… or should there be by members of the various governments that have bet the farm on a successful Cricket World Cup.

From The Hindu…

Cricket World Cup rallies locals to close gap in ticket sales

San Juan (Puerto Rico), Jan 31. (AP): Six weeks before the start of the cricket World Cup, tournament organisers are rolling out a last-minute advertising blitz in the Caribbean to boost sagging ticket sales.

About half the seats for matches in the nine host countries are still available, and officials are rallying local fans to take up the slack once over-the-counter ticket sales begin on Thursday.

“It’s going to depend on local support,” chief ticketing officer Delroy Taylor said. “We’re expecting the people of the Caribbean will come through in this last phase.”

The host nations have spent millions of dollars on new stadium, roads and other improvements ahead of the tournament, billed as the largest sporting event ever in the Caribbean. Gaps in the stands could sour what many of the tiny countries prize as a rare moment in the global media spotlight.

Not all venues are struggling – hosts of later rounds are already turning fans away from some matches, including the final in Barbados.

But other countries, including Trinidad and Tobago and St Kitts, are worried because they lack high-profile contests.

As many as 1,00,000 tourists are expected during the March 11-April 28 tournament, and foreigners account for many of the tickets sold. When sales resume on Thursday after a two-month hiatus, organisers hope for a surge of sales to locals.

“In terms of our culture, we really are a last-minute people,” said Roxanne Morris, commercial manager for the Jamaican organising committee.

A new strategy aims to energise the Caribbean, first-time hosts of the tournament, with a barrage of advertisements over the first three weeks in February. Ticket centres will hand out World Cup posters, bumper stickers, and CD’s with the tournament song – “The game of love and unity,” by local artists including Jamaican-born Shaggy.

Over a dancehall beat, the lyrics drive home the message: “This is it, one big game, that you cannot miss/ No matter who you are – everyone’s on the list.”

Even rural villages are targetted.

A road show in Antigua, which has yet to sell half its tickets for six Super 8 matches, will sell tickets at stops throughout the countryside. In Trinidad, well-known calypso artist Shurwayne Winchester is performing at free concerts with a “cricket caravan” to promote the World Cup.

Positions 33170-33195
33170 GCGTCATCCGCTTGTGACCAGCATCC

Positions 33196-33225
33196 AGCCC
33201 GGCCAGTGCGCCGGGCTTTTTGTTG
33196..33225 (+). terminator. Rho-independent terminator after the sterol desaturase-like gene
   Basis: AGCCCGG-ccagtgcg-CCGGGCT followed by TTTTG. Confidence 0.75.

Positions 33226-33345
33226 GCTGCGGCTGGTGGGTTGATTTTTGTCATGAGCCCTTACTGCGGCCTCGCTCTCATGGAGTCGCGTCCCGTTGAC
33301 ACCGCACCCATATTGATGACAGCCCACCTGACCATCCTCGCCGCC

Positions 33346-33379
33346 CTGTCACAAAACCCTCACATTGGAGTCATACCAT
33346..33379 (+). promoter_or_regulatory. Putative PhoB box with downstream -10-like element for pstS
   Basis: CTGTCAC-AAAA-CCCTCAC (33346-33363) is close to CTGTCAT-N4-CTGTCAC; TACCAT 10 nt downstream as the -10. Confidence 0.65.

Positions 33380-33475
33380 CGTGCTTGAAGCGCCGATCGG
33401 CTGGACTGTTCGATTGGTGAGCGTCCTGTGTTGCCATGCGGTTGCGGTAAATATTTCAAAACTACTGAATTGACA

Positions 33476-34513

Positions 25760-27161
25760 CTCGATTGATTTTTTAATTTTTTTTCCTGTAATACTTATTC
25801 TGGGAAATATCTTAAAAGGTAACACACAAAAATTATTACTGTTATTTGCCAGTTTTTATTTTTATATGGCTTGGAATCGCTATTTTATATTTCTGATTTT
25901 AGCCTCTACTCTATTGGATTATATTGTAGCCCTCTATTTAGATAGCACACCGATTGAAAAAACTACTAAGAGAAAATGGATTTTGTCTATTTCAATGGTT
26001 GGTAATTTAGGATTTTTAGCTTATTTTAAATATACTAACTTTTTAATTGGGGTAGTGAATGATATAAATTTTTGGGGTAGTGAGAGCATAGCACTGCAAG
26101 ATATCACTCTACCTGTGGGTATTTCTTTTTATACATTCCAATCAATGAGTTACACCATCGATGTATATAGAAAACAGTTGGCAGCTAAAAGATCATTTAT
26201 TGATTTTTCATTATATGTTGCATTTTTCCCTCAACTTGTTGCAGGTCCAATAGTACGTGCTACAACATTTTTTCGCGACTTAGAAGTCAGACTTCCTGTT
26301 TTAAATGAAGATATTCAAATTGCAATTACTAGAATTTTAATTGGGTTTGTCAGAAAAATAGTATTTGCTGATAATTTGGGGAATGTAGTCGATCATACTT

A lack of widespread Internet access may have prevented people in poor Caribbean nations from buying tickets earlier, Taylor said. Prices range from $15 to $90 for single matches in the group stage, and $25 to $100 for the Super 8 round.

Many hotels report cricket fans from overseas, particularly the United Kingdom, have snapped up all their vacancies. But critics of a special visa regime argue it has discouraged other foreigners. Designed to facilitate travel among host countries, the policy treats them as a common space during the tournament with one visa accepted by all.

Horace Peterkin, president of the Jamaican Hotel and Tourism Association, said fans from countries like Australia that would not have needed a visa have likely been turned away by the hassle and $100 cost.

In the group stage, played in St Kitts, Trinidad, St Lucia, and Jamaica, sales have been strongest for matches involving the home-team West Indies and powerhouses like Australia and India. The top two clubs from each four-team group advance to the Super 8 round, set for Antigua, Grenada, Guyana and Barbados.

On the day of the final, Barbados expects 14 cruise ships to call on its port, with hundreds of yachts ferrying fans from nearby islands. Those without tickets can expect a carnival-like atmosphere with parties and big-screen televisions outside the stadium, said Terry Mayers, a spokesman for the Barbados organising committee.

One key factor in locals’ excitement, organisers say, will be the performance of the West Indies, which will seek its third championship since winning the first two World Cups in 1975 and 1979.

“We need for them to do well,” Morris said. “If we can get that kind of positive energy, hopefully it will translate into a positive turnout.”

… read the original article at The Hindu (link here)


Filed under Barbados, Barbados Tourism, Business, CARICOM, Cricket, Politics & Corruption, Traveling and Tourism